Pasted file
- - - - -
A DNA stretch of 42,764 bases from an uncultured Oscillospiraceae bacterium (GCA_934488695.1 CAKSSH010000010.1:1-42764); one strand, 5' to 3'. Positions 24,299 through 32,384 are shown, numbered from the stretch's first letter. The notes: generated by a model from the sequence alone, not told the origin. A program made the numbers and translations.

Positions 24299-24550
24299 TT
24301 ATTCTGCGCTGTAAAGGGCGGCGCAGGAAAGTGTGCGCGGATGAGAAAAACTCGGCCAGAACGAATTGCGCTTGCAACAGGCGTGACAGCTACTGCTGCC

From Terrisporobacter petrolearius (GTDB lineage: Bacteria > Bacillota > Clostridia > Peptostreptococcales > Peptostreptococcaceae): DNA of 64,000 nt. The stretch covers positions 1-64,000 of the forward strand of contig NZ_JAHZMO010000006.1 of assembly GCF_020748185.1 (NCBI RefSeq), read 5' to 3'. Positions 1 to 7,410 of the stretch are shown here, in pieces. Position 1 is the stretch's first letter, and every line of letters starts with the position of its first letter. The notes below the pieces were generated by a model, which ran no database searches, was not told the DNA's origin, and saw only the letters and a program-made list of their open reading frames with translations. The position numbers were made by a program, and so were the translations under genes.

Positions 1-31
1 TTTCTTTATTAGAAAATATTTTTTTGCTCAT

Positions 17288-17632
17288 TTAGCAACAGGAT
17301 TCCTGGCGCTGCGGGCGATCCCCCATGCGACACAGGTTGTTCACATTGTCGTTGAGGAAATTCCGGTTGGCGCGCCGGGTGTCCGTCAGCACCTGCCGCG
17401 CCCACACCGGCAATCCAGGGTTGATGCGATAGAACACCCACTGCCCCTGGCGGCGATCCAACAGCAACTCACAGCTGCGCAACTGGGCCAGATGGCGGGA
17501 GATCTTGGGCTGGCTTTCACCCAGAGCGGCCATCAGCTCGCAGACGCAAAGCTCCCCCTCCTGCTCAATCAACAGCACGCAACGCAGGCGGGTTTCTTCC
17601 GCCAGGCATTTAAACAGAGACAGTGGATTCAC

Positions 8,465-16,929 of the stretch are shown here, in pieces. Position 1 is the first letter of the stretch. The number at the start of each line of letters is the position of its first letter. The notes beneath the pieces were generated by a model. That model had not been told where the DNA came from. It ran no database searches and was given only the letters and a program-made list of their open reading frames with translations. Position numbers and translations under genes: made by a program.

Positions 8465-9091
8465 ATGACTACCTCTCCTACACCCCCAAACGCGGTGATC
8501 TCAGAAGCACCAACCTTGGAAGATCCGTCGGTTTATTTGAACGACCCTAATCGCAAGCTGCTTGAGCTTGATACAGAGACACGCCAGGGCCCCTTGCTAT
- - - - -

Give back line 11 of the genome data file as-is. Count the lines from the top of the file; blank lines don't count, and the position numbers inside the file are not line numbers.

17401 CCCACACCGGCAATCCAGGGTTGATGCGATAGAACACCCACTGCCCCTGGCGGCGATCCAACAGCAACTCACAGCTGCGCAACTGGGCCAGATGGCGGGA